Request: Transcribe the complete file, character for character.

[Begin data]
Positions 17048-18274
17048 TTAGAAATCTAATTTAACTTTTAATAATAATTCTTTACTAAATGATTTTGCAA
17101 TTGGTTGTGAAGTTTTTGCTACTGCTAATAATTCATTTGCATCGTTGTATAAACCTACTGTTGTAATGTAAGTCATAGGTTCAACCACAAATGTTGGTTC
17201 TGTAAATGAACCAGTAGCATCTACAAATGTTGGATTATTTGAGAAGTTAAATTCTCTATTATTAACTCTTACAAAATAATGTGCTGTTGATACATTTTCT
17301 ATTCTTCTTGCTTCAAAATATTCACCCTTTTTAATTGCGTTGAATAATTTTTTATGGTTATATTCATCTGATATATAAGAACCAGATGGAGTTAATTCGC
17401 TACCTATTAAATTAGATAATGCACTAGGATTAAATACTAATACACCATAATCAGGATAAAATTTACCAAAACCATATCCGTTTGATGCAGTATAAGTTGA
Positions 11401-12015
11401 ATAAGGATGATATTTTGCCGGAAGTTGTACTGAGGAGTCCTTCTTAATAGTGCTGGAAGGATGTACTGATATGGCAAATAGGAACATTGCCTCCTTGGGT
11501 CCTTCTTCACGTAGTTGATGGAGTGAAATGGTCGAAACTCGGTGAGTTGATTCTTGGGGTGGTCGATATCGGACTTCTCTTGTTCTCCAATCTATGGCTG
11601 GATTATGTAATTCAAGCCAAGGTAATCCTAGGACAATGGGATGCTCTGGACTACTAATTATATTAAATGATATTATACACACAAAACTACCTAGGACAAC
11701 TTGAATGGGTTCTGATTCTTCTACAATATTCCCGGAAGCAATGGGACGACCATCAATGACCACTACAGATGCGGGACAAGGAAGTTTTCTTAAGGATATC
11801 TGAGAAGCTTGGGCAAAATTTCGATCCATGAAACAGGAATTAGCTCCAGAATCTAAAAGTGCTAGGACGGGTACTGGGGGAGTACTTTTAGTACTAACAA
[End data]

Positions 17048-18274
17048 TTAGAAATCTAATTTAACTTTTAATAATAATTCTTTACTAAATGATTTTGCAA
17101 TTGGTTGTGAAGTTTTTGCTACTGCTAATAATTCATTTGCATCGTTGTATAAACCTACTGTTGTAATGTAAGTCATAGGTTCAACCACAAATGTTGGTTC
17201 TGTAAATGAACCAGTAGCATCTACAAATGTTGGATTATTTGAGAAGTTAAATTCTCTATTATTAACTCTTACAAAATAATGTGCTGTTGATACATTTTCT
17301 ATTCTTCTTGCTTCAAAATATTCACCCTTTTTAATTGCGTTGAATAATTTTTTATGGTTATATTCATCTGATATATAAGAACCAGATGGAGTTAATTCGC
17401 TACCTATTAAATTAGATAATGCACTAGGATTAAATACTAATACACCATAATCAGGATAAAATTTACCAAAACCATATCCGTTTGATGCAGTATAAGTTGA
Positions 11401-12015
11401 ATAAGGATGATATTTTGCCGGAAGTTGTACTGAGGAGTCCTTCTTAATAGTGCTGGAAGGATGTACTGATATGGCAAATAGGAACATTGCCTCCTTGGGT
11501 CCTTCTTCACGTAGTTGATGGAGTGAAATGGTCGAAACTCGGTGAGTTGATTCTTGGGGTGGTCGATATCGGACTTCTCTTGTTCTCCAATCTATGGCTG
11601 GATTATGTAATTCAAGCCAAGGTAATCCTAGGACAATGGGATGCTCTGGACTACTAATTATATTAAATGATATTATACACACAAAACTACCTAGGACAAC
11701 TTGAATGGGTTCTGATTCTTCTACAATATTCCCGGAAGCAATGGGACGACCATCAATGACCACTACAGATGCGGGACAAGGAAGTTTTCTTAAGGATATC
11801 TGAGAAGCTTGGGCAAAATTTCGATCCATGAAACAGGAATTAGCTCCAGAATCTAAAAGTGCTAGGACGGGTACTGGGGGAGTACTTTTAGTACTAACAA